FDA informed healthcare professionals that the Agency is investigating a report from the Simvastatin and Ezetimibe in Aortic Stenosis (SEAS) trial of a possible association between the use of Vytorin and a potentially increased incidence of cancer. Vytorin is a combination product of simvastatin and ezetimibe used to decrease the production of cholesterol by the liver and inhibit the absorption of cholesterol in the intestine to reduce LDL-cholesterol levels and reduce the risk of cardiovascular events. Recently, FDA obtained preliminary results from the SEAS trial. The clinical trial tested whether lowering LDL-cholesterol with Vytorin would reduce the risk of cardiovascular events in individuals with aortic stenosis. A lower overall cardiovascular risk was not found with Vytorin. However, there was an additional observation that a larger percentage of subjects treated with Vytorin were diagnosed with and died from all types of cancer combined when compared to placebo during the 5-year study.
FDA anticipates receiving a final SEAS study report in about 3 months and the Agency's review and evaluation of the clinical trial data and other relevant information should take approximately 6 months. FDA will communicate its conclusions and recommendations at that time. Healthcare professionals and caregivers should continue to monitor patients taking Vytorin and report side effects from the use of this drug to the Agency.

It has been reported recently the incidence of heart disease and stroke have dropped significantly in recent years. Many credit it to the use of cholesterol lowering drugs. Others say, “What about the drop in cigarette smoking, a known culprit in cardiovascular disease? Could that be responsible for the good news and not the drugs?

There have been many negative cholesterol drug reports popping up periodically without much fanfare. For example, with the multi-billion dollar powerful drug Crestor was reported to be “ significantly more likely than other statins to cause muscle deterioration that can lead to kidney disease and failure” according to a study in the American Heart Association's journal, Circulation.

Documents on the FDA website reveal that pharmaceutical companies Merck and Schering-Plough conducted numerous safety studies on the popular cholesterol drug Zetia but did not publish the results, which suggested that the drug may cause liver damage when mixed with statins.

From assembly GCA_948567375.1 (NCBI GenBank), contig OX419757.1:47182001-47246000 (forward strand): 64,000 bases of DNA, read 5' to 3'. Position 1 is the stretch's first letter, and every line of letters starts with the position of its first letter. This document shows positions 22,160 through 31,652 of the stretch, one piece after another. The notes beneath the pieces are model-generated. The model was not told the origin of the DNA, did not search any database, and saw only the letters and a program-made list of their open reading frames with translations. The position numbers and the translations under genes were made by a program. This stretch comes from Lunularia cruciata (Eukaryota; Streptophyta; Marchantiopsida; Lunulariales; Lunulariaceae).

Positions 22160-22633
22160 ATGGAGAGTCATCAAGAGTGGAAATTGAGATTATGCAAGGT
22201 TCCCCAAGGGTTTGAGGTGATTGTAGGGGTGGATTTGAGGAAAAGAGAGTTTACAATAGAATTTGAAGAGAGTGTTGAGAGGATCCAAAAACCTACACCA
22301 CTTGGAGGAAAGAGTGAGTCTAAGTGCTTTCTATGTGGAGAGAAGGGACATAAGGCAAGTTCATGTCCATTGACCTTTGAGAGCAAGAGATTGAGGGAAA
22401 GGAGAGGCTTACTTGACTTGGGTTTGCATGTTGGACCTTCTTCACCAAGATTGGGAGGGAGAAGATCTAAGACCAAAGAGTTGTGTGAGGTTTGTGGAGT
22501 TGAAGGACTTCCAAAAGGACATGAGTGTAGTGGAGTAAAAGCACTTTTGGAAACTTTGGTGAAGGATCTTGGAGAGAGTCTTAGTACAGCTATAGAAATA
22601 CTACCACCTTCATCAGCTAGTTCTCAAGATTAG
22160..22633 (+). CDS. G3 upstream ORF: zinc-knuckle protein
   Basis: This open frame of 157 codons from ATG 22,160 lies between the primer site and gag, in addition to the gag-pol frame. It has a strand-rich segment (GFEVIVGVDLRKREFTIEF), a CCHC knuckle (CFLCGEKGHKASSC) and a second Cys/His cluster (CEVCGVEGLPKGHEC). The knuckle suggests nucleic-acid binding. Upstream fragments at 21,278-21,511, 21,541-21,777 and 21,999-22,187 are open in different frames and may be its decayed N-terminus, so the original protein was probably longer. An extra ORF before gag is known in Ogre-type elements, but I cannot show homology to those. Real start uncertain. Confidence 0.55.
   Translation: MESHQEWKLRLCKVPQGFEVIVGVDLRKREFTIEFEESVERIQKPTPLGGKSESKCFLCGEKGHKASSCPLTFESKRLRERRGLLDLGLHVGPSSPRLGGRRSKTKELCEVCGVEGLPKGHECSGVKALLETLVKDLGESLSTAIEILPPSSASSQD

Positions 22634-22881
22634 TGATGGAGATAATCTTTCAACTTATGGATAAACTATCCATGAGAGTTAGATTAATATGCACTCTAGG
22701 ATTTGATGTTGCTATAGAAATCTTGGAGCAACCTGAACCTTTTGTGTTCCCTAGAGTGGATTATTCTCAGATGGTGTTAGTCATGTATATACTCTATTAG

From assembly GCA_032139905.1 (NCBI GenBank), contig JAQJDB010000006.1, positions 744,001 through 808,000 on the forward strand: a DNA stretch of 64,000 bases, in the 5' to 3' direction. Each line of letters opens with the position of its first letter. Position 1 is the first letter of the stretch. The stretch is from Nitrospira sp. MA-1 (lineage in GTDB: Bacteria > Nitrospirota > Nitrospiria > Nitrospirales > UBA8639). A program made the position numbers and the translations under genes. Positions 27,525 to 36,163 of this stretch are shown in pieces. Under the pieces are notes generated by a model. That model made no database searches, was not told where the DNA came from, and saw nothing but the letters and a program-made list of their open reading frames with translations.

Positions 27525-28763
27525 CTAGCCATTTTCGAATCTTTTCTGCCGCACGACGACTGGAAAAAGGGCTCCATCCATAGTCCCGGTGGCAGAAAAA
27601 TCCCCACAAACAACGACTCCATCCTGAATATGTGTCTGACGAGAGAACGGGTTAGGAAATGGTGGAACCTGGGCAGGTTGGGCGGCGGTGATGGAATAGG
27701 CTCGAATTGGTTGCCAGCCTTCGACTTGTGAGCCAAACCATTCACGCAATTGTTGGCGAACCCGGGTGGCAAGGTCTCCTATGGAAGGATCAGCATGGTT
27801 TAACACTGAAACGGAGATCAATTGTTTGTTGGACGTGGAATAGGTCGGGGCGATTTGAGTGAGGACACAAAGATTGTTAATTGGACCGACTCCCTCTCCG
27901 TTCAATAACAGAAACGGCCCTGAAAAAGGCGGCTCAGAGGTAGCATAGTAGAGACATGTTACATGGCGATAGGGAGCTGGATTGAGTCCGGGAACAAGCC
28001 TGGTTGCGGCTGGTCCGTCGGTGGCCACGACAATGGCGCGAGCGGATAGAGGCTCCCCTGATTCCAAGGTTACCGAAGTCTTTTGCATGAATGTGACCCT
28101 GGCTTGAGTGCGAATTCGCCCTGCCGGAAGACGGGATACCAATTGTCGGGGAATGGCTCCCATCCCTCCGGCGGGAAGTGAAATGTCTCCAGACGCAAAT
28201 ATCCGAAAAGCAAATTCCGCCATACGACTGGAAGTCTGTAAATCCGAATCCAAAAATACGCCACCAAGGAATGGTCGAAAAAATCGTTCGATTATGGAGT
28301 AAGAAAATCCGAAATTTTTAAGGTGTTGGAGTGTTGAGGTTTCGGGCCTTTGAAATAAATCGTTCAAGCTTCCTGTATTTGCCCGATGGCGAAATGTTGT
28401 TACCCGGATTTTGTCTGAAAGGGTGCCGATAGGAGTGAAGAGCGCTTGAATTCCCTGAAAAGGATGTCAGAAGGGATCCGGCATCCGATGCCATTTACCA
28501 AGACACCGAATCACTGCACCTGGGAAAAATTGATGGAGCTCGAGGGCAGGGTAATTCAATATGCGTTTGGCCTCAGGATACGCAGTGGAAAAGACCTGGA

Zetia is a trade name for the drug, ezetimibe, also marketed under the names Ezetrol and Ezemibe. It is a major seller for Merck and Schering, and is estimated to have earned them $5 billion in 2007.

The website http:// explained the Zetia blocks cholesterol absorption in the gut, and is often prescribed in conjunction with another class of cholesterol drugs, called statins. Because statins function in a different fashion by increasing the rate at which LDL cholesterol is cleared from the blood, the combination leads to a greater overall decrease in cholesterol levels. This combination is so popular that Merck and Schering also sell a combination Zetia-Zocor (simvastatin) pill under the brand names Vytorin and Inegy.

But concerns have long existed that the combination of Zetia and statins may lead to liver damage. As early as 2002, an FDA reviewer recommended against allowing the drugs to be mixed, due to liver damage in animal studies. Since the drug's approval, various case studies of liver damage have been published in medical journals.

It may be that the statins are life-safer for the majority of users. But then, again, with the money behind promoting them, they may not be as good as publicity promotes.

Statins currently available in the U.S.include:

* Atorvastatin (Lipitor®)
* Fluvastatin (Lescol®)
* Lovastatin (Mevacor®, Altoprev™)
* Pravastatin (Pravachol®)
* Rosuvastatin Calcium (Crestor®)
* Simvastatin (Zocor®)

To make up your own mind, it might help if you followed the FDA’s as well as some cynical sites such as I, of course, will alert you when I am able, to what is happening backstage.